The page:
- Brahms’s tempos werenever metronomic. “Brahms’ manner of interpretation was free, very elastic and expansive; but the balance was always there – one felt the fundamental rhythms underlying the surface rhythms. His phrasing was notable in lyric passages. In these a strictly metronomic Brahms is as unthinkable as a fussy or hurried Brahms in passages which must be presented with adamantine rhythm” (Davies).
- Softer, more lyrical passages could be played slower, louder ones faster. This is clear from the metronome markings Davies entered into her scores of Brahms works. Most of these changes of pace were not indicated by Brahms. They were just part of the normal manner of playing and did not need special designations. (Indeed, Brahms worried that if he were to designate these changes, performers would make too much of them.)
- The longdiamond-shaped hairpin dynamic marking indicated a change in tempo as well as in dynamics. Fanny Davies wrote, “[This sign], as used by Brahms, often occurs when he wishes to express great sincerity and warmth, allied not only to tone but to rhythm also. He would linger not on one note alone, but on a whole idea, as if unable to tear himself away from its beauty. . . . Brahms would lengthen infinitesimally a whole bar, or even a whole phrase, rather than spoil its quietude by making it up into a strictly metronomic bar. This expansive elasticity – in contradistinction to a real rubato (of course depending upon the musical idea) – was one of the chief characteristics of Brahms’s interpretations.” Davies is describing the lingering-type hairpin. In energetic passages diamond hairpins could indicate an accelerando.
- “Sostenutoby Brahms actually means ‘slower tempo as though one could not get enough richness out of the sentence [i.e., phrase]’” – thus wrote Davies in the upper margin of one of her scores.
- Vibratowas reserved for use only as an ornament. Brahms’s favorite violinist, Joseph Joachim, stated this in his Violinschule, and one hears it on his recordings, as well as on those of other early 20th-century violinists. Ongoing richness was generated by the bow, as had been the practice since the early Baroque, rather than by vibrating on most notes. Vibrato was reserved for the special purpose of enriching individual notes of expressive importance. On a recent period-instrument recording of the Horn Trio with a natural horn, the violinist employs vibrato throughout, and the two instruments are totally mismatched. On the other hand, Aubrey Brain’s 1926 recording of the work on a single horn (E-flat) is joined by a violinist following Joachim’s example, and the match is quite perfect. This is also true on the beautiful 2008 recording by Isabelle Faust (1704 Stradivarius violin), Teunis van der Zwart (1845 Lorenz natural horn), and Alexander Melnikov (1875 Bösendorfer) for Harmonia mundi.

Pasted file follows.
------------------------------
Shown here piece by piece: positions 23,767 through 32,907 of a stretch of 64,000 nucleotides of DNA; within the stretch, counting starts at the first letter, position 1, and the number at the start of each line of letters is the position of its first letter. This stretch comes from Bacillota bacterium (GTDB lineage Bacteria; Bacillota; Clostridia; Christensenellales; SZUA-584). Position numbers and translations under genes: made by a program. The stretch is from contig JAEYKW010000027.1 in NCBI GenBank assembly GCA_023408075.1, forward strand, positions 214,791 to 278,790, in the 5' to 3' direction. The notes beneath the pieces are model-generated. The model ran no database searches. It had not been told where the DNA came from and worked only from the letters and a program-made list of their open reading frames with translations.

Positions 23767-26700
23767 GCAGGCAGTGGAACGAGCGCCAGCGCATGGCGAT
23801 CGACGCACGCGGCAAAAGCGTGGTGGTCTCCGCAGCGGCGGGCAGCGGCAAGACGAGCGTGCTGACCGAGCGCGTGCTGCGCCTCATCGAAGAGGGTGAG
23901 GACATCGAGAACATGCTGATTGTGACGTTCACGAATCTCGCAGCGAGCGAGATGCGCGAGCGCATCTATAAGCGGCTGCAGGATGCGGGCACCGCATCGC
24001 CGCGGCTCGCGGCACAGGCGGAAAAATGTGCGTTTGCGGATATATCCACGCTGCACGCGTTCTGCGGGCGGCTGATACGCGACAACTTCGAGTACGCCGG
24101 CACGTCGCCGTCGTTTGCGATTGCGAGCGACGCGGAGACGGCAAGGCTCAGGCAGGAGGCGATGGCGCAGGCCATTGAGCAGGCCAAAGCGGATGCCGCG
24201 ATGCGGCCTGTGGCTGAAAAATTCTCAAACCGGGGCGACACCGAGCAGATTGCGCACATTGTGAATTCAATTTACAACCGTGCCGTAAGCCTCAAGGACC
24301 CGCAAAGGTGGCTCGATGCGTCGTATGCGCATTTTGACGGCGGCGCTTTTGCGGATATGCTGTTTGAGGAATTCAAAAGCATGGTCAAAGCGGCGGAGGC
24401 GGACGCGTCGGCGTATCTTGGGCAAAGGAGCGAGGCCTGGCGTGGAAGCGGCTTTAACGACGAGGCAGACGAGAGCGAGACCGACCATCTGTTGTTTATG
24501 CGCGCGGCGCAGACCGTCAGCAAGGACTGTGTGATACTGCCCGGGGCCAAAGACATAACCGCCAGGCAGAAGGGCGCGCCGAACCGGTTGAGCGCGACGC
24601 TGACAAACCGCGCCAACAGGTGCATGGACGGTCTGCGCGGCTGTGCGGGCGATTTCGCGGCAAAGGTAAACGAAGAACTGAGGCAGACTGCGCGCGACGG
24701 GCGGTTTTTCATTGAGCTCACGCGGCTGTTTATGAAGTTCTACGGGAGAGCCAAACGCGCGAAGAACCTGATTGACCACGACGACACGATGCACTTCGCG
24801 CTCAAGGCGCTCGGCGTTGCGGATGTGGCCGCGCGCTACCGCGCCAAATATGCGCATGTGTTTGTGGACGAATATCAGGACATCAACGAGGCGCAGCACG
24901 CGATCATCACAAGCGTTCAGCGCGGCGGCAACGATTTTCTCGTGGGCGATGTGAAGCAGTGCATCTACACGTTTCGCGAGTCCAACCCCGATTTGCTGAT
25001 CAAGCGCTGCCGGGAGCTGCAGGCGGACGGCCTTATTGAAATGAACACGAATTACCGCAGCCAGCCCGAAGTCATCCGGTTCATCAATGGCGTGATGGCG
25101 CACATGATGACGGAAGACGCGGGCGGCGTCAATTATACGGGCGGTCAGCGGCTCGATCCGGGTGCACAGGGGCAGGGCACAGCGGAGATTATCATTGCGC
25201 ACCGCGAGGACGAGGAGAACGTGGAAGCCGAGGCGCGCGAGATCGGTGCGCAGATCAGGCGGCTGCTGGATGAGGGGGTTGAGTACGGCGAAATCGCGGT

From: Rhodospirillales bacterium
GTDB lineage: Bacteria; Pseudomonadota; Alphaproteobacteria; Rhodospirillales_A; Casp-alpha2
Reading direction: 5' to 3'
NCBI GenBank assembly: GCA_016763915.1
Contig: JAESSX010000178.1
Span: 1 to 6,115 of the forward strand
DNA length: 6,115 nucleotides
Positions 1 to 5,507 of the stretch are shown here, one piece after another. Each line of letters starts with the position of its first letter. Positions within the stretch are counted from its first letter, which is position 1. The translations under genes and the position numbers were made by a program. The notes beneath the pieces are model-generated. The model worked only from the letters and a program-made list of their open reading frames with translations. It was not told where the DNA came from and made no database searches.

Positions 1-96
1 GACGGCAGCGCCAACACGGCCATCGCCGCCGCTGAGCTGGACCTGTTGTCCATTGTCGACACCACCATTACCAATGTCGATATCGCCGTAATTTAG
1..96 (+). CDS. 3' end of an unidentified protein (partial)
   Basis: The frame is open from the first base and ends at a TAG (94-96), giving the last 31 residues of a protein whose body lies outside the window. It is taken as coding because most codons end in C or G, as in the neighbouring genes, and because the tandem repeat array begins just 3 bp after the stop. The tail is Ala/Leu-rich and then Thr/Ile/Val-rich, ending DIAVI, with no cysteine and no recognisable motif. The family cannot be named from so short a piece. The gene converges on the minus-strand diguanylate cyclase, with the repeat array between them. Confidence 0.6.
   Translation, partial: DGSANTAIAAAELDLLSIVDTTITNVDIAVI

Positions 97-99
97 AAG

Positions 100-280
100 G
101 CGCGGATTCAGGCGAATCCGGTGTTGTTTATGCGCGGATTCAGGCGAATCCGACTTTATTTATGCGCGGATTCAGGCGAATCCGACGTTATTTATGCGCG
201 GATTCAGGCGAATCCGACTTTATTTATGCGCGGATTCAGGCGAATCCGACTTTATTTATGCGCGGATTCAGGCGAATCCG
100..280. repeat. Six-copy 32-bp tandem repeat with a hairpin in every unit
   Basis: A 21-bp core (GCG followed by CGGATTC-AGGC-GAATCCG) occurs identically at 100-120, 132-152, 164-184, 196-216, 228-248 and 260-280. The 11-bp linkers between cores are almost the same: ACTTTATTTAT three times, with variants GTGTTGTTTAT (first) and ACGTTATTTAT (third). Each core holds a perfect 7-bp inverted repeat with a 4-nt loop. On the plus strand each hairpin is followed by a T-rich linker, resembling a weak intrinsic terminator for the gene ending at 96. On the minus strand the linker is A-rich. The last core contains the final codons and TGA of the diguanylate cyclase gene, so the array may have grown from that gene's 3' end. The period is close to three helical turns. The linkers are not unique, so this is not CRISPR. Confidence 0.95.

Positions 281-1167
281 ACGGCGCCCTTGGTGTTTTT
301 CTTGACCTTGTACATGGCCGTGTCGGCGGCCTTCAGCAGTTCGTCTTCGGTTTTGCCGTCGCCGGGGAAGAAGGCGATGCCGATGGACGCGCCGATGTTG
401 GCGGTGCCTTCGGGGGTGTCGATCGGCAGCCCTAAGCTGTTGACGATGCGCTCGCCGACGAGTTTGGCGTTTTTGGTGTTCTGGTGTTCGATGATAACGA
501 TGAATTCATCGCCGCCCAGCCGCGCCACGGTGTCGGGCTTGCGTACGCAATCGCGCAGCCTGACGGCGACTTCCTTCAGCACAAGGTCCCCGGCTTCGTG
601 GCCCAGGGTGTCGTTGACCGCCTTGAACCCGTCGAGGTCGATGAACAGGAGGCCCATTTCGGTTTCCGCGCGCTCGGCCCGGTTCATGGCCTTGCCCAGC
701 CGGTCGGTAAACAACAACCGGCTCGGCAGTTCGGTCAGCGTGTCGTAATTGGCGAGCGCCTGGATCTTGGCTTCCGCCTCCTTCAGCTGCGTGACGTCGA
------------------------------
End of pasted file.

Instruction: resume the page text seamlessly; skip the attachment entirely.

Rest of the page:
- A pair of small diamond-shaped hairpinsover a single note or small group of notes denotes an expressive emphasis such as vibrato on a pitch or arpeggiation of a chord, a continuation of Baroque practice.
- String players used portamenti– various types of slides between notes – as ornaments. Portamenti are apparent on recordings of Brahms’s solo, chamber and orchestral music as ornaments (not just “sloppy playing”) all the way through the 1940s. When Joachim recorded the Bourrée from Bach’s Partita in B minor, he used no portimenti, but his recording of his own Romance in C major is full of portamenti.
- Like generations of keyboard players before him, back into the Baroque period, Brahms rolled chordsto emphasize particular harmonies and broaden climaxes and cadences. Only rarely did he write these in, but contemporary testimony attests that he used them.